“I was raped.” The words floated across the carpet, so faintly he heard them only because of a lull in the traffic outside.
“I’m sorry,” he said. “That’s terrible, but I’m not the person you should talk to. That’s a police matter, and they—”
“Three years ago,” she continued.
He managed not to say, “Oh, shit.”
“Did you report it?”
She shook her head. Her knuckles looked huge on the strap of her purse and her foot tapped on the carpet.
“It’s hard,” he said. “It’s terrifying when it happens, and you may have been hurt. But the police have officers trained to help—”
“I couldn’t report it,” she said again. “It…well…I told you it was complicated.”
She looked at him, her eyes blurry. He pulled a box of tissues from his desk drawer and carried them over to her and watched her blow her nose, drop the tissue on the floor and take another.
“Fuck.” She dabbed her eyes with a fresh tissue, blew her nose again and looked up at him. Even with no make-up and her face contorted with her pain, Guthrie found her regal and lovely.
She gathered herself as though she were about to perform for a tough audience.
“I wanted to sing.” Her voice fought through mingled pain and rage. “I busted my butt practicing and listening to everything out there and talking to other singers and getting voice lessons and never smoking. I sang at open mics and church talent shows, I got into a couple of bands with players who couldn’t keep a beat if their life depended on it, and I made them sound decent. I sang backup for crummy bands and singers in studios. And I wanted to make a record of my own. I recorded demos and went to every frickin’ producer in Detroit. Most of them turned me down cold, didn’t even listen to my tapes. But Mitch Sykes…”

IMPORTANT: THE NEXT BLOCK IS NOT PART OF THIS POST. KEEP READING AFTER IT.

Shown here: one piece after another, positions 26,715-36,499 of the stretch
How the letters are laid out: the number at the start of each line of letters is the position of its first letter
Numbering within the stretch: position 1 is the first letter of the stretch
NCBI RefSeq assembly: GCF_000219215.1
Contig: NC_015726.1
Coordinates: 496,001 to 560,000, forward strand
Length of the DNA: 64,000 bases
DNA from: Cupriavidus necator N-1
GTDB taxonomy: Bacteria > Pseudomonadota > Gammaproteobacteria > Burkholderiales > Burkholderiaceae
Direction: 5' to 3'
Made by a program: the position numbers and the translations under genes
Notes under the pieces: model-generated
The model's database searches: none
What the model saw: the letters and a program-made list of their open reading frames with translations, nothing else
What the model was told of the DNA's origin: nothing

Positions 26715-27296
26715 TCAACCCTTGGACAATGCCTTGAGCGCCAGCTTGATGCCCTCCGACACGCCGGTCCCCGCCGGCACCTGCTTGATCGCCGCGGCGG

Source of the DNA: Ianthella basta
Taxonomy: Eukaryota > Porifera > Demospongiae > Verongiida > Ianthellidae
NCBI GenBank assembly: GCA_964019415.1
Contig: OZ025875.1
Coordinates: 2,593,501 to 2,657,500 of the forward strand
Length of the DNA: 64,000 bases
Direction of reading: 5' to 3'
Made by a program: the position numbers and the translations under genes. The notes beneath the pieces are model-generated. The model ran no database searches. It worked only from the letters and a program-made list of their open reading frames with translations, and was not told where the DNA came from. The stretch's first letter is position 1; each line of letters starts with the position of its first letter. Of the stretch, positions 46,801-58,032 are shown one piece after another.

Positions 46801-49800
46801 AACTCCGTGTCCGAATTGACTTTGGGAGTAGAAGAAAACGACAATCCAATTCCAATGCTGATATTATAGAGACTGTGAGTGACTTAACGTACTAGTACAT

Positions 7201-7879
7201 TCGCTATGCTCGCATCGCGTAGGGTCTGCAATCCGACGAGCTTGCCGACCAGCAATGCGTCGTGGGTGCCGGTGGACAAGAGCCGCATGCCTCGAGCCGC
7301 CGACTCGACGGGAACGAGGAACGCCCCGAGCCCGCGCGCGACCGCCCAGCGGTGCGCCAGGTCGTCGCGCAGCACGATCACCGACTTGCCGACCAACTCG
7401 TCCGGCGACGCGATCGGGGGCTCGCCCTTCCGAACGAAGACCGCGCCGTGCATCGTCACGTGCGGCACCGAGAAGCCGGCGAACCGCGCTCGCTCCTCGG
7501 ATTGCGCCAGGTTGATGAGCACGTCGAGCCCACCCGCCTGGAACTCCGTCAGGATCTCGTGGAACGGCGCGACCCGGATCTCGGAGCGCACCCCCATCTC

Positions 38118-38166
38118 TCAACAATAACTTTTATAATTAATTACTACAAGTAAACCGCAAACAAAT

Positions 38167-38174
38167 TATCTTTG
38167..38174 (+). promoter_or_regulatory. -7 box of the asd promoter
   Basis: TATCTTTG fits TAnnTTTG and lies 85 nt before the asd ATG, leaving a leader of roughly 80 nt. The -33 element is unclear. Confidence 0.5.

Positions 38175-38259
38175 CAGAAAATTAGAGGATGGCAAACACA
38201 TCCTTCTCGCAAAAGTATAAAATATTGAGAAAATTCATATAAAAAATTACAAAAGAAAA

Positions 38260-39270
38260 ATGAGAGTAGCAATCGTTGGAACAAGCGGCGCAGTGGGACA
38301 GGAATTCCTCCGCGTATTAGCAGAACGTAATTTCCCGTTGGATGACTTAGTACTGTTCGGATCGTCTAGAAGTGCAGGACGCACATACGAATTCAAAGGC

Guthrie knew what came next.
“He offered you a try, didn’t he? But in return…?”
The tissue in Sadie’s hands resembled confetti, little pieces floating in the sunbeam around her fingers.
“He said if I could make his puppy bark, he’d let me show him I could sing.”
She bit her lips. “I wasn’t a little girl, I’d been with men, but I went back to my apartment and spent the rest of that night throwing up. The next day, he called and said he’d listened to my tape, but he hadn’t made up his mind yet.”
Guthrie felt his own fists clench. “He wanted to talk to you again.”
She nodded. “Talk, my ass.”
He could guess how that session fared because he had her CD on his shelf.
Guthrie felt himself shrinking.
“I’m not sure I can help you, Sadie. But let me get my partner in here.”
She shook her head. “I don’t want to go through this again, not with another stranger.”
He tapped on the door.
“Shoobie? Got a minute?”
The door opened and Eleanor “Shoobie” Dube stood in a polo shirt and jeans.
Guthrie motioned toward Saidah Olembe.“This lady wants to hire me—us, actually—and it’s more your bailiwick than mine.”
“‘Bailiwick?’” Shoobie cocked a playful eyebrow.“Someone’s been doing crossword puzzles again.”
Guthrie turned back to the woman. “Ms. Olembe, this is my partner, Eleanor Dube. We’re both former police officers, and we went through training together.”
“I don’t—” Sadie Hawk stood in her linen jacket and Guthrie raised his voice a little.
“She worked the sex crimes unit before she moved to homicide, and she can probably give you a much better idea where to go with this than I can.”
The woman stopped and Guthrie turned back to Shoobie. “Shoobie, this is Saidah Olembe, better known as Sadie Hawk, the blues singer.”
“Shoobie?” Sadie looked Shoobie up and down.
“It’s a family nickname.” Shoobie took the chair across from the woman. “Not very exciting. And not as important as what you have on your mind, either. Why don’t you tell me about it?”